Northern Ireland news

MI5 records never disclosed to loyalist paramilitary collusion inquiries

Lord Stevens, speaking on the BBC series Spotlight on the Troubles: A Secret History.
Brendan Hughes

SECRET intelligence records held by MI5 were not disclosed to inquiries into Troubles collusion between security forces and loyalist paramilitaries.

Documents have been discovered that were not made available to hundreds of reviews, investigations and inquiries into incidents that happened during the Northern Ireland conflict.

The new evidence of state secrecy is revealed in the final episode of the BBC documentary series Spotlight on the Troubles: A Secret History.

Lord Stevens, a former police chief who led three investigations into security force collusion with loyalists, said a "large cache" of documentation existed that they were never told about.

Spotlight reveals there are even more records of secret intelligence held by MI5 that were only partially disclosed or not shown at all to the Stevens Inquiry.

Lord Stevens, the former head of Scotland Yard, said his team held "something like a million documents – tons and tons of paper".

"But there was a large cache of intelligence and documentation elsewhere in Derbyshire which we had never seen. No-one has ever told us about it," he said.

"That may well take this story further. And if it does, it needs to be exposed."

The programme, which airs tonight, also explores the factors that brought the Troubles to a close.

Insiders describe how the military stalemate between security forces and the IRA – what Irish diplomat Séan Ó hUigínn calls "a groundhog day of violence again and again" – was broken by the peace process.

Spotlight journalist Darragh MacIntyre traces the battle for control of the IRA that played out at conventions in 1996 and 1997, the latter leading to a split and the creation of the dissident Real IRA.

Former Taoiseach Bertie Ahern said Sinn Féin's Gerry Adams and Martin McGuinness were racing dissidents around Ireland to persuade IRA members to support the peace process.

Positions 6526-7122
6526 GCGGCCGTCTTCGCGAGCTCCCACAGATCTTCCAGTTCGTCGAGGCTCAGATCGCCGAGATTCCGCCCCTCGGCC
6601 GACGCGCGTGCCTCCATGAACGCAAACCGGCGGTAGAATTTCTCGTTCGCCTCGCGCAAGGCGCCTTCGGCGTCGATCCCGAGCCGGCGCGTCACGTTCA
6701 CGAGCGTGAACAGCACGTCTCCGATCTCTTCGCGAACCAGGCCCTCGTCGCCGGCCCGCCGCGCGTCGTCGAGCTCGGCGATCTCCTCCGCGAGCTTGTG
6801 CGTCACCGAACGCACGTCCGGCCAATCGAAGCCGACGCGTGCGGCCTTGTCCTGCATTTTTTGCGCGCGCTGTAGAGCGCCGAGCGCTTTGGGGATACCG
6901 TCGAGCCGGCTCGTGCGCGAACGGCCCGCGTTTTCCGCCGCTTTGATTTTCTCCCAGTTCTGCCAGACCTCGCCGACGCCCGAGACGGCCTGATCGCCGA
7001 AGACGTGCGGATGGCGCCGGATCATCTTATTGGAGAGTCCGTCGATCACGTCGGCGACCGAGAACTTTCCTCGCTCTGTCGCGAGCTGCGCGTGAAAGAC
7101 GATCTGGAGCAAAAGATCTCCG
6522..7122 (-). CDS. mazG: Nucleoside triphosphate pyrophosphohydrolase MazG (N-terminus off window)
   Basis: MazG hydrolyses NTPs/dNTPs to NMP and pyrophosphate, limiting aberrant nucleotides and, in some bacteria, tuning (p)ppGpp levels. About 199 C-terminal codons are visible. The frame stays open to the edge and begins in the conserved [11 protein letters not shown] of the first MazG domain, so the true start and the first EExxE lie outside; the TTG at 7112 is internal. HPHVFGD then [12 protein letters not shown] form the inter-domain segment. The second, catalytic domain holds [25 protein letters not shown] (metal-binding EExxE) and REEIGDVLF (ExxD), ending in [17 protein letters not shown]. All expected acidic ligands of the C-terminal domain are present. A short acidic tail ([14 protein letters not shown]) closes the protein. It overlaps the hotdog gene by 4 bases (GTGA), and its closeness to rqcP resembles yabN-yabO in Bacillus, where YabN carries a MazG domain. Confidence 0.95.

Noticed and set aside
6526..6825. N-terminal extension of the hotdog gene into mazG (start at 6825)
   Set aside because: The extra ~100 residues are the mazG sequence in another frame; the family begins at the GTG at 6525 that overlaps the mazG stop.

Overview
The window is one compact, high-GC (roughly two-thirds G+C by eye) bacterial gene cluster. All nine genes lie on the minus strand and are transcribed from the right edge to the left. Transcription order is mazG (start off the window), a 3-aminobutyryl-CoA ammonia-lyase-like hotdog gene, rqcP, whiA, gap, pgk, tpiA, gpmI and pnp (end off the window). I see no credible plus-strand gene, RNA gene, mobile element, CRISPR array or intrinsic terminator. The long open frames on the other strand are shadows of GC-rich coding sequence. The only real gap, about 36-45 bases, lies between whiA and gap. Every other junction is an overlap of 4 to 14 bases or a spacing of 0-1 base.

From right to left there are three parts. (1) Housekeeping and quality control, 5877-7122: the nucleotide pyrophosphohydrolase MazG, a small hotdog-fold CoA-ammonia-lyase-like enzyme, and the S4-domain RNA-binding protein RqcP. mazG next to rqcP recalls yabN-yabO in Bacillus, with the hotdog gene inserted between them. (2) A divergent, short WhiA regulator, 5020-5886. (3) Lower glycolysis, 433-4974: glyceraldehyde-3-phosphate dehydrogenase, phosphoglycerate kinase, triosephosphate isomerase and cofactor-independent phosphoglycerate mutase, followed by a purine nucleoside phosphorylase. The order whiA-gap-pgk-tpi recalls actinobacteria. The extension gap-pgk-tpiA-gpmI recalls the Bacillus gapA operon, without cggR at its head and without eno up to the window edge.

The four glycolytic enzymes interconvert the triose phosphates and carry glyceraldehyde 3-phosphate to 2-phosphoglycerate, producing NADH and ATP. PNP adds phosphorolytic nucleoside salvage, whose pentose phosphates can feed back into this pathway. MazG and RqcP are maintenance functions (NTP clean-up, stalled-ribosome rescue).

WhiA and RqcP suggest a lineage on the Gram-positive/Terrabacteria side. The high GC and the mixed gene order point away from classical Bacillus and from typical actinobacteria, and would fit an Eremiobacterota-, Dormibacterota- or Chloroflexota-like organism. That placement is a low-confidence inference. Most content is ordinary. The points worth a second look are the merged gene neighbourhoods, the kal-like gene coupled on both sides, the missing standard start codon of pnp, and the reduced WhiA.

He said the dissidents were "worrying us because they were working very hard and they were having success".

"They were a serious threat to the Martin and Gerry project at that stage. Credit has to be given to Martin and Gerry for keeping that on board," he said.

The 90-minute programme also looks at the disbandment of the Provisional IRA in 2005, 36 years after its formation and after claiming around 1,900 lives.

Dubliner Matt Treacy said he continued to recruit new IRA members until that summer when its Dublin brigade was called to a meeting.

"The person who was sent down was a prominent member – had been a prominent member of the IRA. He was on the Army Council as far as I know. (He) stated, 'That's it lads, it's over. It's finished. The IRA has been stood down. If you want to be involved in politics, join Sinn Féin. That's it.'

"People were nearly crying, and they were – 'what are we supposed to do?' He said, 'I just told you what to do – join Sinn Féin, get involved in your union, get involved in real politics. It's over, it's finished. There is no more IRA.'"

The episode will be broadcast tonight on BBC One NI and BBC Four at 8.30pm. A programme on the making of the seven-part series will be available afterwards on BBC iPlayer and aired on Thursday on BBC One NI at 9pm.

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